When your cat meows in a demanding manner, the best response is to ignore it. It is important that you tough it out and not give in to your cat, because eventually, if he is not rewarded, the behaviour will stop. If you have to, wear earplugs so you can endure the noise.
Try to anticipate what your cat is going to want and when -- before it starts meowing its demands. If you know your cat likes to play with the laser pointer after dinner, get it out and start playing with him as soon as you're done eating -- rather than take a nap on the couch and give your cat a reason to go over and try to pester you.
Reward your cat for good behaviour. When your cat is being quiet, that's when you should give it all the things it likes -- his food, toys, outdoor privileges, attention, etc. Sooner or later your cat will learn that quiet behaviour -- not marathon meowing -- is the way to make things happen.
Routinely observe your pet for signs of illness, but still arrange for a veterinary examination once a year. A yearly veterinary examination of your pet is a prudent investment. Future problems can be caught at an early stage when they are much easier and less expensive to treat, cure or prevent from developing further. When age- related problems are likely to occur, the frequency of visits should increase according to the vetís advice.
Young female cats usually come into heat after six to nine months, but occasionally a kitty could start her cycle in her fifth month too. Some may not cycle until one year of age. To avoid pregnancy, cancer of the reproductive system, and the potential for infections of the uterus later in life, your pet should be sterilised by 6 months of age. During a heat cycle, even timid, or young indoor cats may do their best to get outside to reach males. It only takes one quick escape outdoors for your feline friend to become pregnan!
Unsterilised cats often repeatedly cycle through heat until they are spayed or bred. These are the signs to watch out for: ē Your cat will continuously and loudly vocalize, rub and roll about the place. ē Kitty may place the hind quarters up in the air while flagging her tail. ē Donít be surprised if you come across urine spraying. ē She will scratch at doors or windows and make attempts to get outdoors. ē She will receive loud midnight serenades by courting tomcats, who may urinate, mark the area and fight amongst themselves.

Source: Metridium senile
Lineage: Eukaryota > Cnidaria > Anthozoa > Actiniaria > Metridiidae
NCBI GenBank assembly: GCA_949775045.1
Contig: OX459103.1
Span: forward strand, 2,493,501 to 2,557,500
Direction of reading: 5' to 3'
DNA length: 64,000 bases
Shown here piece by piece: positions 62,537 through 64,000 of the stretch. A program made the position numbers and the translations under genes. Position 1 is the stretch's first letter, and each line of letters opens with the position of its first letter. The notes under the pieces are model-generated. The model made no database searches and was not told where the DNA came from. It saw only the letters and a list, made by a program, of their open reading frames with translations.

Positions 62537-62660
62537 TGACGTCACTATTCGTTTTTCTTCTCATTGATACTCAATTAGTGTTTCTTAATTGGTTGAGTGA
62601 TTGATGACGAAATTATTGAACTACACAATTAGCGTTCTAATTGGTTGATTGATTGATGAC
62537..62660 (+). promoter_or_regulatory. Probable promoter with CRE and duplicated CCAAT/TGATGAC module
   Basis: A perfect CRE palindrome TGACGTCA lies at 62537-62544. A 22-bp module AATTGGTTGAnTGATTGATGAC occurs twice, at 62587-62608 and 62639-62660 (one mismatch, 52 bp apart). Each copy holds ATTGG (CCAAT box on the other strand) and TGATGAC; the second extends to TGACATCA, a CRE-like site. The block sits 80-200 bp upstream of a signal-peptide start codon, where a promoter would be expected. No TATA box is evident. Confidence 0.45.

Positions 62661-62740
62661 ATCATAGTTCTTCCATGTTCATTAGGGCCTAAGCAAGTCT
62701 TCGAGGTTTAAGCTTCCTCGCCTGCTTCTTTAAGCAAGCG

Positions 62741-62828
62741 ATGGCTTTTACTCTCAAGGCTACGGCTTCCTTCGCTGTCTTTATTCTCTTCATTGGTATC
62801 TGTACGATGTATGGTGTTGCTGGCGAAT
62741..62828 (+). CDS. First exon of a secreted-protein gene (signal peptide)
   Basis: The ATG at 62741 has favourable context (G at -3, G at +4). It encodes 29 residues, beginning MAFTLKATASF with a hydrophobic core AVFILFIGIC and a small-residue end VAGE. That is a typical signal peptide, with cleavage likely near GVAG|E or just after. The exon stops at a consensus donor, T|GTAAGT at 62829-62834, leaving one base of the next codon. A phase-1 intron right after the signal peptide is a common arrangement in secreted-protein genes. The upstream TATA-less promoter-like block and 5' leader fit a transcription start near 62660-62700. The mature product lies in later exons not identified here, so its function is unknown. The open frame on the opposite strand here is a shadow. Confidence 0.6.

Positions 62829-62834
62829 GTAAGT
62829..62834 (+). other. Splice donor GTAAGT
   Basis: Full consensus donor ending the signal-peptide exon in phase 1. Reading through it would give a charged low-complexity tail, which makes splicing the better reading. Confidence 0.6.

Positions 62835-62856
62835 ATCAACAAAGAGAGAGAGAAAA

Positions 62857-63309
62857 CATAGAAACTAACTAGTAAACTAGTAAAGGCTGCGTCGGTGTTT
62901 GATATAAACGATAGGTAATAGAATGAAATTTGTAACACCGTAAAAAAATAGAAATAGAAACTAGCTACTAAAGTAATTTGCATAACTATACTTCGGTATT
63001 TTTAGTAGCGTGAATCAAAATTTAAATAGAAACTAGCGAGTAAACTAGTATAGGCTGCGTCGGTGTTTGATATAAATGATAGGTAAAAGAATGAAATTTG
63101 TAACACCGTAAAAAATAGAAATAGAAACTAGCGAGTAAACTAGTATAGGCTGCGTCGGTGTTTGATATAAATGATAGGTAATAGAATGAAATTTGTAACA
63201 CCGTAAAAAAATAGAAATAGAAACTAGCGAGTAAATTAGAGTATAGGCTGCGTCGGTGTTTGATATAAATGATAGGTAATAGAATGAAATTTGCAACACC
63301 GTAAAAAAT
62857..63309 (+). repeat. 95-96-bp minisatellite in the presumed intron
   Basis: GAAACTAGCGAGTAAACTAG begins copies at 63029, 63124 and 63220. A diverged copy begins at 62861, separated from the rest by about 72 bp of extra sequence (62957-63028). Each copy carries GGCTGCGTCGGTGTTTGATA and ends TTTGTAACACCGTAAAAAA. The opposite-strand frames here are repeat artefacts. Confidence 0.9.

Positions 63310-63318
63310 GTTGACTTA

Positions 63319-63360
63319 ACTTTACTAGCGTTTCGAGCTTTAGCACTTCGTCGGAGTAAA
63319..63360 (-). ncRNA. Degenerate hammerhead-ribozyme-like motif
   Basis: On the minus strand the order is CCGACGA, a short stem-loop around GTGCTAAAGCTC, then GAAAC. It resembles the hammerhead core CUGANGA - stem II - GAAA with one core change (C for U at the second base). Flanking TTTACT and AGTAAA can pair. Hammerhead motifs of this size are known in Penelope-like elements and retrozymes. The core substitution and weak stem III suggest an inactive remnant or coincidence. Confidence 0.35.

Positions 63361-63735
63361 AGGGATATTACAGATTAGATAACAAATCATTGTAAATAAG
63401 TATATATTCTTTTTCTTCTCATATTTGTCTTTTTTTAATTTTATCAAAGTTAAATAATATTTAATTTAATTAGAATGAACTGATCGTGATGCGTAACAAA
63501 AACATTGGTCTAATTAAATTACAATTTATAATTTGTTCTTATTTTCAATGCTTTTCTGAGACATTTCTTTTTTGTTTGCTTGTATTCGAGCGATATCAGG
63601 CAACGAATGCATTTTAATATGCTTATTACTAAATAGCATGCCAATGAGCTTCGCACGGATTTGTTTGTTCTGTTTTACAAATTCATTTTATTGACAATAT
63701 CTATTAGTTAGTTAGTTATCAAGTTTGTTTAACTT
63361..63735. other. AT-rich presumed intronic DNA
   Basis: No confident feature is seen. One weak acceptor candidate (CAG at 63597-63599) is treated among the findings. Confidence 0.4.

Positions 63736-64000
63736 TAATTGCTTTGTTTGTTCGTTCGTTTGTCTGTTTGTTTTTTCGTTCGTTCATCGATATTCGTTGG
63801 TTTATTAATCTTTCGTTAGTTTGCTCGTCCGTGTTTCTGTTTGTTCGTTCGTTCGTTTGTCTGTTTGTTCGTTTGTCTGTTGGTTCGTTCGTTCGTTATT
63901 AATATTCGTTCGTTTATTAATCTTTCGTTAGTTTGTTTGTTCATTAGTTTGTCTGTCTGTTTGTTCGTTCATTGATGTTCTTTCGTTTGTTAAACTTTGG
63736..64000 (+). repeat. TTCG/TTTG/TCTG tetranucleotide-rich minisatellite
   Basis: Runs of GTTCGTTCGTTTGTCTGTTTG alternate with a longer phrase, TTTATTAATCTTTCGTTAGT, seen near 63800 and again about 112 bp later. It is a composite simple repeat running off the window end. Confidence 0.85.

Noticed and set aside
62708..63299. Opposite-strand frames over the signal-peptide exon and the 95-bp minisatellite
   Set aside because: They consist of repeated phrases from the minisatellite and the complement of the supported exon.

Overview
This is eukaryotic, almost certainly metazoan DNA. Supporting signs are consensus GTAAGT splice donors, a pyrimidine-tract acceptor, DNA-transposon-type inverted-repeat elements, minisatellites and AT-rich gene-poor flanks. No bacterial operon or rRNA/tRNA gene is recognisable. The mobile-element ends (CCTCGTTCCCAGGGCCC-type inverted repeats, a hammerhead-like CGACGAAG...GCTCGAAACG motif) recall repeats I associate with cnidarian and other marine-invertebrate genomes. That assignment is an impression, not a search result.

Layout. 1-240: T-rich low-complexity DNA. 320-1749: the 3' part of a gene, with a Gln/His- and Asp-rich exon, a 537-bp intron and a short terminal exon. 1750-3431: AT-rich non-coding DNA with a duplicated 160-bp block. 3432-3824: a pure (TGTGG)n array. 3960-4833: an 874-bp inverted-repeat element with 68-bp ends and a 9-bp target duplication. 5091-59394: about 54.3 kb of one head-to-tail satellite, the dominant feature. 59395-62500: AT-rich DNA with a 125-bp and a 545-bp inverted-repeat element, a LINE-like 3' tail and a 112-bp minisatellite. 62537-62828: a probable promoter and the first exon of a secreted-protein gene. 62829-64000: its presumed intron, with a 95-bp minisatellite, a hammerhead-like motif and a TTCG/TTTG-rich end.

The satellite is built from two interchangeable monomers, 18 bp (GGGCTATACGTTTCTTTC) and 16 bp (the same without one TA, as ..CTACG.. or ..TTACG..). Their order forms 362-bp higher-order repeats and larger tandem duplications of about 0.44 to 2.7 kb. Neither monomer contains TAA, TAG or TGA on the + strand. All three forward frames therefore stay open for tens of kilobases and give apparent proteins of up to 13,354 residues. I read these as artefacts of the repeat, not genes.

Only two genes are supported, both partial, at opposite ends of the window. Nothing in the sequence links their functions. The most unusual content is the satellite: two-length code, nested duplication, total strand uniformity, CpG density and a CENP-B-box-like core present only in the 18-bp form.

Cats love to be cleaned and will spend as much as four hours a day, grooming their paws, faces and bodies. But that licking habit can cause a lot of hygiene problem for cat owners. Loose fur sticks to the felineís tongues and when swallowed stays in the stomach forming a gooey wad. When enough hair accumulates in the catís stomach it forms a hairball. The hairball may be emitted but can be retained leading to days of constipation that can be set right only with surgery.
To avoid surgery one must take precautionary measures. Administering petroleum jelly on the animalís paws or administering laxatives prevent the formation of hairballs. A diet rich in fibre e.g. oat bran or green beans or even pumpkins, will grab hair and carry it out of the body.